Written by Gail Vallance Barrington
Anyone who has commissioned a program evaluation knows what it is like to have a sleepless night. The reason is simple: you are concerned about having lost track of the original question. The hyper-caffeinated effect is made worse by the slow and measured process of the evaluation. Staring at a ceiling you can’t see, your mind sifts through the research questions, survey questions, interview questions, and analysis questions. Has the focus been blurred; is the core question lost altogether? What can you do about this?
With thirty years in the field as an independent evaluator, I have come to believe that sometimes the evaluation serves the research better than the program. This can be due to poor communications between evaluator and client. Certainly the hands-off approach preferred by some managers does not foster success. A manager who says “Just give me the bottom line” is courting disaster.
The disconnect between what you want and what you get can be avoided. This need not take a lot of your time, nor should you play the role of the researcher. Instead, if you develop a high level, on-going relationship with your evaluator, you can ensure whether the evaluation stays on track.
Here are some strategies:
Clarify the Policy Question in the Design Phase
Make sure the evaluator understands your policy question and the type of recommendations you need. Are they about:
- Program improvement?
- Future funding?
Policy questions are complex and difficult to unpack, so make sure all the relevant topics are articulated. Don’t just wait for them to show up in the research findings.
Determine the Type of Evidence Needed, then Match it to Methodology
What kind of evidence will support your decision? Will hard numbers be persuasive? Do you need to prove, in a narrow sense, some kind of cause-effect relationship? Is your question about why? If so, a quantitative approach should produce the right information. On the other hand, if you really want to understand a phenomenon, why it happens, and how it affects those involved, your question may be how or what? In this case, you need a qualitative approach.
And there is a third option. If you need to ask both kinds of questions, a mixed methods approach is best. This requires more thought because the sequence of research activities is important. Do you have a qualitative question which will highlight topics for more focused numbers or is it the reverse — quantitative data that needs further explanation and description? Whatever approach you choose, make sure that the policy question drives the methodology — not the other way around.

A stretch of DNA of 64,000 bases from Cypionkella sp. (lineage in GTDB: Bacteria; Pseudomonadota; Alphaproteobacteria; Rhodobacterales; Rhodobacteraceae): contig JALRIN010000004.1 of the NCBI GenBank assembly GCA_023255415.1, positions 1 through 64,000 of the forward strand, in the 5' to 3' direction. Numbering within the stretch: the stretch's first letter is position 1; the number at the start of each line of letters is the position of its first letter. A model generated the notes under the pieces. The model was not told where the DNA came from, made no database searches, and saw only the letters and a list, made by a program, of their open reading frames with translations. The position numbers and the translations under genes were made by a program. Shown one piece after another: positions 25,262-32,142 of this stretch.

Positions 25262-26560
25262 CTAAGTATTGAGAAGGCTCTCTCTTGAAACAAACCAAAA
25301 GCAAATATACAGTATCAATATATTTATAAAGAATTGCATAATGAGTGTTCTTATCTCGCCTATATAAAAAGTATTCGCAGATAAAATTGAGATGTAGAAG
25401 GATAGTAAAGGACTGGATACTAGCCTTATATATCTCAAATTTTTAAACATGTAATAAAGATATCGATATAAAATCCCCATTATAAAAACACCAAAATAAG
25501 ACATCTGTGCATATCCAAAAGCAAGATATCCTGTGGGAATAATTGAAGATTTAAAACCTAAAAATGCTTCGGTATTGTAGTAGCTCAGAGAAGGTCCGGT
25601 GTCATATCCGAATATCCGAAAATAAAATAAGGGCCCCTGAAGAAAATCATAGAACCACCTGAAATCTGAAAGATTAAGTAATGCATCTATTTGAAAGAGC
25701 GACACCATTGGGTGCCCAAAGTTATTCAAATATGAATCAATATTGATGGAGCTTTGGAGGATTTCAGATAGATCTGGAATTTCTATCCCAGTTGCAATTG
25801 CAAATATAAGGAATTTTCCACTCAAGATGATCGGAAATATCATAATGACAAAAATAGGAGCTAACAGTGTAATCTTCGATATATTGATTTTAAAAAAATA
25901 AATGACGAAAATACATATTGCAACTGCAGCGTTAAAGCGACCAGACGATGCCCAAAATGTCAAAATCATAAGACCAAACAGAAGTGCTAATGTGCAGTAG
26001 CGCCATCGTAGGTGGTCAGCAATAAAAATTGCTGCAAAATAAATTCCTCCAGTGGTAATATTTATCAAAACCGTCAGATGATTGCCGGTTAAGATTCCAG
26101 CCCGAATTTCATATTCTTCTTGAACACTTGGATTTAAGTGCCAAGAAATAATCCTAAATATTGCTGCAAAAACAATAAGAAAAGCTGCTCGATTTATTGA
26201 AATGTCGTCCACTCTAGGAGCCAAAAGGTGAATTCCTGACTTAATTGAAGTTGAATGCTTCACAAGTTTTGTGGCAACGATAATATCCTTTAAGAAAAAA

Review the Time Planned for Evaluation Tasks
Take a look at the evaluator’s proposed list of tasks. Extensive time may be allocated for tool design and data collection but data analysis and report writing can be collapsed into a couple of weeks. The evaluator may be trying to respond to the parameters of the Request for Proposals in which too much is being requested in too short a time frame. What this means is that in the rush to produce the final report, you will lose a lot of the meaning buried deep within the data. Be prepared to sacrifice a little on the data collection side. With more time for synthesis, interpretation and reflection, you will get much stronger findings.
Discuss the Findings with the Evaluator
It is important to prioritize the findings once the data has been analyzed. Ask the evaluator to marshal the evidence beside each of your original questions. What are the strongest findings (i.e., most likely to be true across most cases)? Where do the findings tend to cluster? Where are there inconsistencies or gaps? Which findings are likely to be the most politically sensitive? What conclusions fall out of these findings? Is there enough evidence for you to move ahead or do you need further analysis?
Craft the Recommendations with Key Stakeholders
Before the report is finalized, work with key stakeholders on the recommendations. Schedule a special meeting long in advance to warn them of their expected involvement. Ask the evaluator to present an overview. Provide participants with thumbnail findings and key topics for recommendations. Have them consider such issues as feasibility, appropriateness, cost, intended and unintended consequences, and political impact. Ask the counterfactual — what happens if nothing is done? Once a draft list of recommendations is developed, consider the language carefully and re-check with stakeholders as needed. It’s better to deal with them before the report is finalized rather than afterwards.
If you really want the evaluation to have an impact, make sure your schedule allows you to invest your time and interest in the process to make sure that the results are really useful. You will sleep better too!
Gail Vallance Barrington is a Credentialed Evaluator who has conducted over 130 program evaluation studies since founding her consulting firm, Barrington Research Group, Inc. email@example.com